So the skin rule applies, as if you look at the core arguments you are hinting at is that skin is now a human, once again, your argunments are illogical.

CONCLUSION:

I have refuted my opponents case thoroughly using valid arguments and moral philosophies. My opponent fails to answer the core question of the debate, and give criteria, and when a human gains the right to life, and his arguments are proven illogical and should not be accepted. The criteria for human-hood:

(1) consciousness
(2) the capacity to reason
(3) self-motivated activity
(4) the capacity to communicate messages,
(5) thy presence of self-concepts. [3]

A fetus does not have this, hence a fetus is not morally equivalent. ALSO, my opponent above conceded that a woman's right can trump abortion in some cases, he concedes a fetus' rights are less then a woman's, a right to life is no longer paramount! Even in his argumentation!

My opponent fails to prove me wrong and prove his case, VOTE CON






_____________
[1] http://www.abortionaccess.info...
[2] http://spot.colorado.edu...
[3] http://instruct.westvalley.edu...
EvanK

Pro

I have not conceded that the Woman's right trumps that of the fetus, I believe they have an equal right to life, but in very few, rare circumstances, it would be ok to abort because it comes down to either 1 person dies (the fetus), or both die. The fetus would die anyway. This seems a hypocritical statement, but it's a very difficult situation when dealing with human life. So yes, in very few, rare circumstances, it may be ok, like when the Mother is 5 weeks pregnant and has cancer. If the treatment can wait, then I believe it should.

I completely understand that this is a moral issue, and as I have stated, I believe that the killing of a human life is morally wrong. I believe that as soon as human life is conceived (human life, meaning a human fetus, not the components of a human being) the fetus is entitled to the right to life because it is human.

I will again state what I said in my previous argument, the mental state and social status of a human doesn't change it's human state. As soon as it is conceived, it is human, and therefore deserving of the human right to life. Life, once again, is a human right, not a personal right given to "persons", but to humans. And because I believe that it is immoral to kill human life, it can be determined that abortion is immoral.

Conclusion

My opponent believes that the right to life isn't a human right, but a right of a "person", with a social status and developed mental capabilities. I argue though, that since the right to life is a human right, and because a fetus is human upon conception, it can be deduced that abortion is immoral because the killing of human life is immoral.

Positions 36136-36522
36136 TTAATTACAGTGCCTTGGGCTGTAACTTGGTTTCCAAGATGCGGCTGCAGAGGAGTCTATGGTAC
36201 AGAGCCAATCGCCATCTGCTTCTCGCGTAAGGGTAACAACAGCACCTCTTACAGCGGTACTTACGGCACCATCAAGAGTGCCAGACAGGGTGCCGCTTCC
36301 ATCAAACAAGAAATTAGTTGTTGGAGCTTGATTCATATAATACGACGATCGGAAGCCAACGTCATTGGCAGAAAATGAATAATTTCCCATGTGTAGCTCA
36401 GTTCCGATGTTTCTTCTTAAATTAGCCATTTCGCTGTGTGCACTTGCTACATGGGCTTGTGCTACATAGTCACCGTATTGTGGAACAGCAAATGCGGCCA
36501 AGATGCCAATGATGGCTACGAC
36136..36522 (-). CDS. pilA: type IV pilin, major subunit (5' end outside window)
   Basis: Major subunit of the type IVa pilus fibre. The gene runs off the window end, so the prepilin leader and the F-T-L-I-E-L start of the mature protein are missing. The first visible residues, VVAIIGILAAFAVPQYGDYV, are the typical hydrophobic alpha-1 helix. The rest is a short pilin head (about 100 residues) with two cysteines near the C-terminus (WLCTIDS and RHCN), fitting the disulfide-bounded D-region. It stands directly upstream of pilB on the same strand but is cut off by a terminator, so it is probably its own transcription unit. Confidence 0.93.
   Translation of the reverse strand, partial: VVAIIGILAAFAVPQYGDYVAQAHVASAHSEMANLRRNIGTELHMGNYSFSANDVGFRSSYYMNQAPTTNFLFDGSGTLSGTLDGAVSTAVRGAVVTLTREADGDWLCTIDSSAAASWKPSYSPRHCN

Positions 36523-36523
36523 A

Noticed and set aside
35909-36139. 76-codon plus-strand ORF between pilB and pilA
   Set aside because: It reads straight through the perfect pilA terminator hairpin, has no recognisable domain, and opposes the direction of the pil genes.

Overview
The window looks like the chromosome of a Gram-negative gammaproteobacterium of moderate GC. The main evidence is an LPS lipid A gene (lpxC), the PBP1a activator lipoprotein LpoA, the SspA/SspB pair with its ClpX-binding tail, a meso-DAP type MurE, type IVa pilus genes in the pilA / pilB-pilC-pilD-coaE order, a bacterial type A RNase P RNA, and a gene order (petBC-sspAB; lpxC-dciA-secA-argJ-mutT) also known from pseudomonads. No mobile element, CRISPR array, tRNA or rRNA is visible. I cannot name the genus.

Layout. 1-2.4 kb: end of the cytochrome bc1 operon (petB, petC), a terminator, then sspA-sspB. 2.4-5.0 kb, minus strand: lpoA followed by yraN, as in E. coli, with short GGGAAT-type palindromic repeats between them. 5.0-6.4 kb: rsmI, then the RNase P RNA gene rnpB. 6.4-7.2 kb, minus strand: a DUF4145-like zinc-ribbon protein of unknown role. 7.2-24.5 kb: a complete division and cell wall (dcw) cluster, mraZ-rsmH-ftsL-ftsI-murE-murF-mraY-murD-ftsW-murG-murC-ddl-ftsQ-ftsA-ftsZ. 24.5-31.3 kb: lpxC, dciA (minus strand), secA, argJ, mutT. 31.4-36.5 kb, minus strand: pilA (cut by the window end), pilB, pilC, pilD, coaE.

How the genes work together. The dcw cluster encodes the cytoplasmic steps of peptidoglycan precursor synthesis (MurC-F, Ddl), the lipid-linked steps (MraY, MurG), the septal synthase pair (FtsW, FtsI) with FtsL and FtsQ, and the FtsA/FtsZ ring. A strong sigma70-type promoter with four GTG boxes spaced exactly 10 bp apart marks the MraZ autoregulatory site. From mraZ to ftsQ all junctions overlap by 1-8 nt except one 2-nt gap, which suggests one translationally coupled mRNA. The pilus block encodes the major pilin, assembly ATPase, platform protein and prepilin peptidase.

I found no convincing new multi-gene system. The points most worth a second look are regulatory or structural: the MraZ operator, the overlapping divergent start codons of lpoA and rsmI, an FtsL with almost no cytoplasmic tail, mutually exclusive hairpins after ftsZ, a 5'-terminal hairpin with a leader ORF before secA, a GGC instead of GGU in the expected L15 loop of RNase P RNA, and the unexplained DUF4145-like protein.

Vote Pro.
Debate Round No. 4
10 comments have been posted on this debate. Showing 1 through 10 records.
Posted by 16kadams 4 years ago
16kadams
XD go to the last post tins forum and get 1000th post!!
Posted by EvanK 4 years ago
EvanK
Well, I couldn't think of anything more to say, other than to once again state my points and my reasons for viewing them (as opposed to yours). I suppose we'll see how this affects me. XD
Posted by 16kadams 4 years ago
16kadams
Evan, try not to make really short arguments last round. Try to push the main points still, that round crippled ya.
Posted by 16kadams 4 years ago
16kadams
Lol ok
Posted by EvanK 4 years ago
EvanK
Thanks, I definitely appreciate it! I'll look forward to debating other topics with you.

I try to get on the forms, but I've been busy, and want to make sure I get my arguments in lol, so..
Posted by 16kadams 4 years ago
16kadams
Pro, I hope you enjoy DDO, your arguments are improving, after this I will let you debate others :P, also seriously the forums are fun too.
Posted by 16kadams 4 years ago
16kadams
I am not devils advocating, my views are in mood swings
Posted by Freeman 4 years ago
Freeman
16kadams, I think it's cool that you're playing devil's advocate.
Posted by EvanK 4 years ago
EvanK
Same here. I think I'm getting the hang of it :D
Posted by 16kadams 4 years ago
16kadams
I hope to see your arguments further develop :D
4 votes have been placed for this debate. Showing 1 through 4 records.
Vote Placed by Wallstreetatheist 4 years ago
Wallstreetatheist
16kadamsEvanKTied
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Total points awarded:50 
Reasons for voting decision: Pro was unable to prove that abortion of a fetus or embryo is the same thing as murder of a human, and thus concedes the point of right to life. Con had much better arguments demonstrating that a fetus is not the equivalent to a human, and even if a fetus had a right to life, it is still less valuable than a child. Con had better and more sources.
Vote Placed by seraine 4 years ago
seraine
16kadamsEvanKTied
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Total points awarded:30 
Reasons for voting decision: Con showed that a fetus is not the equivalent of a person because it doesn't have remotely similar mental capacities. Pro said that fetuses are people and have the right to life, but never really said why.
Vote Placed by RoyLatham 4 years ago
RoyLatham
16kadamsEvanKTied
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Reasons for voting decision: Con set a high bar for Pro in this debate, which Pro accepted. Pro must prove that abortion is equivalent to murder of a mature human. Premeditated murder of a mature human is typically punished by life imprisonment or execution. I give arguments to Con because he gave better arguments for fetus not being equivalent, while Pro mostly asserted that the reasons did not matter rather than giving reasons why they did not matter. Pro's argument using a hermit as an isolated person didn't come close.
Vote Placed by Ixaax 4 years ago
Ixaax
16kadamsEvanKTied
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Total points awarded:21 
Reasons for voting decision: Good debate! Some moderate grammatical in Con's arguments, though his sources crush Pro's in quantity and quality. Both sides made valid arguments, though I would give a slight edge to Pro; so slight that it's not worth the vote. Pro's argument that Dogs don't fit the definition of a human was insufficiently refuted, was not so strong of a point to begin with, so the vote remains a tie.